With over 10 years experience behind the decks, its not hard to see why LEON’s reputation as DJ, which was outstanding in Italy before his productions broke through, have now skyrocketed in the past year.
With support from the likes of Carl Cox, Marco Carola, and Loco Dice, there is no question why Leon has been making waves in the club scene since 2009. Having played at some of the worlds most famous clubs such as Cocorico in Italy, Pacha & Cielo in New York, Ministry Of Sound, Zouk, Arma 17, Sunwaves Romania, Rex Club, Stereo Montreal, and released for Viva, Cecille, and ReBirth Records, remixing artists such as Audiofly, Felipe Velenzuela & Ali Nasser, Leon has carved out quite a reputation in such a short period of time.
On 2 September, Leon will return to Music On and Amnesia Ibiza for a late summer appearance alongside Dubfire and Stacey Pullen in the venue’s Club Room. Anticipating that event, and continuing to highlight the Friday night Ibizan extravaganza that is Music On, we managed to catch up with Leon so he could give his direct insight into Ibiza, Music On, the DJ lifestyle and more.
“This thing [Music On] has made me a man, introduced me better to the value of meritocracy and respect!”
When you first began breaking in the decks, what were your initial influences? How have those influences evolved?
I started very young, I remember having a small console at home and buying my first records at the age of 15…we are talking about 20 years ago! My uncle influenced me, he used to work for a radio station in the 80s and he loved electronic music such as Depeche Mode, Prince, Michael Jackson, Madonna, Kraftwerk, Duran Duran… and my dad was a drummer and made me listen to artists such Led Zeppelin, Rolling Stones, Nirvana, Genesis and many more!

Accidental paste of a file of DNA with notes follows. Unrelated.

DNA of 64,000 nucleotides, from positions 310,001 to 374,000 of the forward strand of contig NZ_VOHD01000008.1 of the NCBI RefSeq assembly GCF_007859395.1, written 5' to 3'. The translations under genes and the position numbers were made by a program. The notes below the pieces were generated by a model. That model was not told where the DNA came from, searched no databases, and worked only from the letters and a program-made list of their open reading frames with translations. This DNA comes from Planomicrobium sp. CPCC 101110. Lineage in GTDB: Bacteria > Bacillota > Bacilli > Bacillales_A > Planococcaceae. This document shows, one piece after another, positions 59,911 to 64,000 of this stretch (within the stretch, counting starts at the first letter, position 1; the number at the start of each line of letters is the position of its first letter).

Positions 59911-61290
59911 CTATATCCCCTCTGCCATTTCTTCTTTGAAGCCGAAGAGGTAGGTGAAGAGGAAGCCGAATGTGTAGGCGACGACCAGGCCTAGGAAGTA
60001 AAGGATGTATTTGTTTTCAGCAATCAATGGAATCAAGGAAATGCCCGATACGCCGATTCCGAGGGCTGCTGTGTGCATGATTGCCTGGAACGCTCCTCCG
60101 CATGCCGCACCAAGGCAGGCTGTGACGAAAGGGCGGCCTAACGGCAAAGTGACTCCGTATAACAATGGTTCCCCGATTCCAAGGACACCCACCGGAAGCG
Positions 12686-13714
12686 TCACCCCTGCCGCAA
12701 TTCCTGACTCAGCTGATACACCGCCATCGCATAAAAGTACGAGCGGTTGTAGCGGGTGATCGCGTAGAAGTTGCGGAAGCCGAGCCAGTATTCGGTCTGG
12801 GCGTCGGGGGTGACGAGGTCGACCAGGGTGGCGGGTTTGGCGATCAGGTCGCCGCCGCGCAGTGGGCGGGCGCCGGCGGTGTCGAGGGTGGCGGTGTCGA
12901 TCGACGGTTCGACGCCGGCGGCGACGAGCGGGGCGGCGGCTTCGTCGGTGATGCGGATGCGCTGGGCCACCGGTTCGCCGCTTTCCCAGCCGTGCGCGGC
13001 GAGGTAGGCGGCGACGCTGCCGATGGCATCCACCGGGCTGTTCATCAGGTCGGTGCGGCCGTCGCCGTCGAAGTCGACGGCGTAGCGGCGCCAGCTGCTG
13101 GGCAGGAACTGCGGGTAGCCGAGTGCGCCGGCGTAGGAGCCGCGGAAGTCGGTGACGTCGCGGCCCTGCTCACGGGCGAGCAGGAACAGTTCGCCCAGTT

Later, I was introduced to house music thanks to the American scene… Maw, Todd Terry, David Morales, Frankie Knuckles, Danny Tenaglia, Junior Vasquez and the Italian DJ Ralf!
You began producing at the age of 23. What were some of your production techniques back then, and how are they different now?
At the beginning it was hard. I started with software such as Cubase and then I moved to Ableton Live. I had so many ideas in my head, they were good but I was never happy with the sound, the mix nor the mastering. Slowly I started to use some external machines, drum machines and synths to create a warmer sound!
You’re originally from the small coastal town of Teramo. What’s the scene like there, and in your eyes, how is it connected to the larger dance scene in Rome?
Teramo is really a very small town where everybody knows everyone. In the past years, there have been a few house and techno parties, all my friends were there and they had a great time. Teramo is very different from Rome. Rome has many clubs, a population of five million people and every weekend artists from around the world play in the city. It’s fantastic! It’s like London or Paris you know…
You’ve become more of an internationally focused DJ. What are some of the challenges behind that versus say being rooted within a particular local scene?
Over the years many things have changed, for example, I was a lover of vinyl and I used to buy a lot in the past, then I discovered Traktor and now I use USB with CDJ Nexus, and, as you can see, there have been some big changes. I love to play hours and build long DJ sets, six to eight hour sets. It does not matter how you make music, the music has to be the most important thing. For me, using vinyl or Traktor does not make any difference. Everyone is focused on this social debate, the people who think that a DJ who plays with vinyl is better than the one who plays with Traktor just make me laugh. It’s called progress, you cannot stop it, those are only choices. The important thing is to entertain people, to dazzle, excite!
In a small town like mine, there are still people who judge you for what you do, what you use and how you do it. They are envious, they do not have culture and this is a big problem, and perhaps it’s an Italian problem. People are more concerned with judging without the knowledge to get informed!
How do you bring a localised approach to DJing, and vice versa?
Right now, the approach to the scene for a new DJ is easy, because if you can emerge with good productions, then you’ll get the chance to get on some important stage and put on a show, but there is such a big difference between being a DJ and being a producer!
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